Netflix’s Home For Christmas manages to tackle all the clichés about being single over the festive season in a very clever and funny way. Beware: the writer watched all six episodes in one sitting, so there are plenty of spoilers ahead.
Netflix has delivered the goods yet again this Christmas. The Knight Before Christmas showed off Vanessa Hudgens at her purest (with a covetable coat collection), and A Christmas Prince: The Royal Baby completes one of the most unexpectedly beloved trilogies of a generation.
So, of course I pressed play on Home For Christmas without thinking twice. I hadn’t heard anything about it, but a Netflix Christmas series about being single during December instantly spoke to me.
However, I was a little bit sceptical. Was this show just going to roll out the same old “single woman at Christmas” clichés? Was it going to make me angry and maybe even a little bit sad?
Because, here’s the thing: thanks to pressures from society, some of those clichés are true. Of course it can feel a bit lonely attending Christmas parties alone when everyone else is coupled up. And yeah, it is frustrating having to answer constant questions from friends and family about your love life at family dinners.
But the thing that films and TV series so often get wrong is the trope that finding a partner to kiss by Christmas Day is the only happy ending. I’m sorry to say that you only need to look at the aforementioned Netflix films to confirm this – both women “get a man” at the end (although they’re also accomplished in their careers and have excellent friends and family).
We – single women – are allowed to feel a bit low about our relationship status around the festive season, but that doesn’t mean that we’re not generally very happy with our lives until the right partner comes along when we want one.
So, the way that Home For Christmas tackles singledom at Christmas is refreshing. The script fully acknowledges the pitfalls of being single at Christmas, but it also pokes fun at them and highlights the perks. Most importantly, it offers an alternative happy ending.
So, what is Home For Christmas actually about?
Johanne is a 30-year-old successful nurse in Norway who, once again, finds herself sitting with her young nephews at the end of the family table in the run up to Christmas, because she is the only single adult there. After being quizzed by family members about her ex-boyfriend from three years ago, and assured by them that she’ll “find someone” soon – Johanne finally cracks and tells her startled family a lie that she has a boyfriend.
What follows is a six-part series about Johanne’s mission to find a boyfriend who will join her for the family’s Christmas Day meal. (Oh and, just a head’s up: you’ll have to watch with subtitles or get over the slightly out-of-synch dubbing.)
Watch the trailer for Netflix’s Home For Christmas
Along the way, Johanne goes through the motions that a lot of single women will relate to.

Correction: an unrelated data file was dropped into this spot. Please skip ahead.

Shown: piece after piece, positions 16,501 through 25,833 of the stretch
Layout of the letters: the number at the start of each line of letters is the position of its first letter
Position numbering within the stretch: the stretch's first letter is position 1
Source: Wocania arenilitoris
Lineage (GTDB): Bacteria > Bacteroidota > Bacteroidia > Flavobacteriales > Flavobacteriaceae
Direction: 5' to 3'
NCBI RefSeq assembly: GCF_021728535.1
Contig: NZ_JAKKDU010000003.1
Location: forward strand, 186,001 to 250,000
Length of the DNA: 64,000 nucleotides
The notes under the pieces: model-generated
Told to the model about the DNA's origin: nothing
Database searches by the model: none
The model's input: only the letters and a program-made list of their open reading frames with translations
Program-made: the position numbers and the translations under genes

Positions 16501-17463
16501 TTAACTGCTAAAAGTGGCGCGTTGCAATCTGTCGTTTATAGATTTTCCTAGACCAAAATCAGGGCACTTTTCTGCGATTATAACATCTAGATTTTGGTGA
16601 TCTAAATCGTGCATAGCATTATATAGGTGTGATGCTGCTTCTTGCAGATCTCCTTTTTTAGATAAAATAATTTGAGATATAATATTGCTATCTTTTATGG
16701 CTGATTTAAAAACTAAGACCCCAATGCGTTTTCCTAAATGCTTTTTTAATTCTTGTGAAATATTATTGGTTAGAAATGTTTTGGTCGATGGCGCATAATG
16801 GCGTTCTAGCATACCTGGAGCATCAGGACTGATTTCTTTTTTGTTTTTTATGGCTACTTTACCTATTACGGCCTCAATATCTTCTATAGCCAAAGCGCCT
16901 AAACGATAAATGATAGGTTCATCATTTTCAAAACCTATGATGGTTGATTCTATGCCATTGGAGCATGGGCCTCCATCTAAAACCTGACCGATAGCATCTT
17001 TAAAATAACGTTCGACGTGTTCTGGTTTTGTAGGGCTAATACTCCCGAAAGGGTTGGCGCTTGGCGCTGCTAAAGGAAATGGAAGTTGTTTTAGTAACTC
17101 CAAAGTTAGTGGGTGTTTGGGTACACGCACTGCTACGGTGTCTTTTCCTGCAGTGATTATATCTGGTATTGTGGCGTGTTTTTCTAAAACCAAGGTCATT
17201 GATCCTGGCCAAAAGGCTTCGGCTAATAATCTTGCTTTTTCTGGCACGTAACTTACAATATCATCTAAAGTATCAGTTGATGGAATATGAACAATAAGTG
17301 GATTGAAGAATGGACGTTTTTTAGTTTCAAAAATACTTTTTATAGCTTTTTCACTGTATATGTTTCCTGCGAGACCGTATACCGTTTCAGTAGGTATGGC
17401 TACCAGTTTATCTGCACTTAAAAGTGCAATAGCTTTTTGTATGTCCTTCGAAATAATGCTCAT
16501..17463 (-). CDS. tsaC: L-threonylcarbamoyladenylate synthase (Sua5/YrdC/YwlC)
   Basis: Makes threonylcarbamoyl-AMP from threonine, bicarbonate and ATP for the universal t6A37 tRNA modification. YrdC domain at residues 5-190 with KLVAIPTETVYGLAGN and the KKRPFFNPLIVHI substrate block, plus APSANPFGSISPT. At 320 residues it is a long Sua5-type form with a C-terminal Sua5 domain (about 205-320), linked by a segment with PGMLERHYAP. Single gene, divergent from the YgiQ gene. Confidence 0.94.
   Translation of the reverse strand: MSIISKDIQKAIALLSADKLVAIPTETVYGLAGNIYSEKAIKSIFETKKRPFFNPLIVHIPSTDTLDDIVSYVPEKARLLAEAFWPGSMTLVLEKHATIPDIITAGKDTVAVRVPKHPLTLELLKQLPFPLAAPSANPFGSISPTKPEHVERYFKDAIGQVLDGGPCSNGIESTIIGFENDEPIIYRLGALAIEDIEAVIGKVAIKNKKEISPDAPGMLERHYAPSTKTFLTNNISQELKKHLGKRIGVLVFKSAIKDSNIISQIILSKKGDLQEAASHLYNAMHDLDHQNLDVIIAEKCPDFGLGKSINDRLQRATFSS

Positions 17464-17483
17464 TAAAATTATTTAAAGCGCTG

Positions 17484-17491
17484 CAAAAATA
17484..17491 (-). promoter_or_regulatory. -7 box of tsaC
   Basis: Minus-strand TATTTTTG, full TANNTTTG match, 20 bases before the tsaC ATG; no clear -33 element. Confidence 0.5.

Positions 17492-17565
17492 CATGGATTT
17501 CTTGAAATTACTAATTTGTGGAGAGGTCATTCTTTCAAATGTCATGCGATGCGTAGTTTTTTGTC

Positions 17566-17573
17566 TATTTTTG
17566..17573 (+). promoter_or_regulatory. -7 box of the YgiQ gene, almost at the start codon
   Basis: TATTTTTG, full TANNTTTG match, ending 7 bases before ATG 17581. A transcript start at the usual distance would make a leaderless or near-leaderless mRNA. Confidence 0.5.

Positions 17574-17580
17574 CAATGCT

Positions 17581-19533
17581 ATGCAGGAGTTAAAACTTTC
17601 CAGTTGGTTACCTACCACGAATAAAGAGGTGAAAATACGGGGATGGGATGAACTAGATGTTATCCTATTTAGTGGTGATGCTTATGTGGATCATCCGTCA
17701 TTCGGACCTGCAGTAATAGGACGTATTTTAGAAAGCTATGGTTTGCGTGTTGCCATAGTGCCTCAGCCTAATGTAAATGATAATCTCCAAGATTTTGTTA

She takes on Christmas shifts at work because she’s the only one who doesn’t have a spouse or kids. Then there’s the friend who takes over her dating profile because “behind each dick pic is a heart of gold”, apparently (this is really annoying and partronising IRL by the way). Her sister-in-law swears she has a male colleague who’s single – but also totally unsuitable. And an open-minded stab at speed dating ends in meeting men who are obsessed with musicals, computer games and the size of their penis.
But Johanne has plenty of fun as a single woman too. She has amazing sex again, again and again with a guy 10 years younger than her. She befriends an elderly female patient at work who inspires her with no-nonsense talk about not fitting into society’s expectations. She has the best time living with her best friend. And she nurtures relationships with her siblings and parents on lovely family outings and get-togethers.
And what about tackling those clichés? Well, Johanne goes on a manic dating spree, including a truly inexplicable date at a spinning class. She finds herself falling for the literature-loving man of her dreams only to find out he’s a total hipster who insists on ripping her favourite films apart. And she becomes attached to the 19-year-old who tells her it wouldn’t work because he’s jetting off to study in Bali. Basically: these are thought to be the actions of a “desperate, lonely woman”.
But this is all turned on its head with the surprising ending. Johanne ends up inviting her inspiring patient to her parents’ Christmas dinner, along with her best friend and her new boyfriend. Everyone has a great time, including the parents who are obsessed with Johanne getting a boyfriend.
The real zinger comes in the final scene, when the doorbell rings. We’re led to believe that it’s one of the men she’s dated, who has come to declare his love at the family meal. But we actually don’t find out who it is. Because, by this point, it doesn’t matter. She’s already very happy, and just so happens to still be single.
And, for me, that’s the most satisfying ending I could have asked for.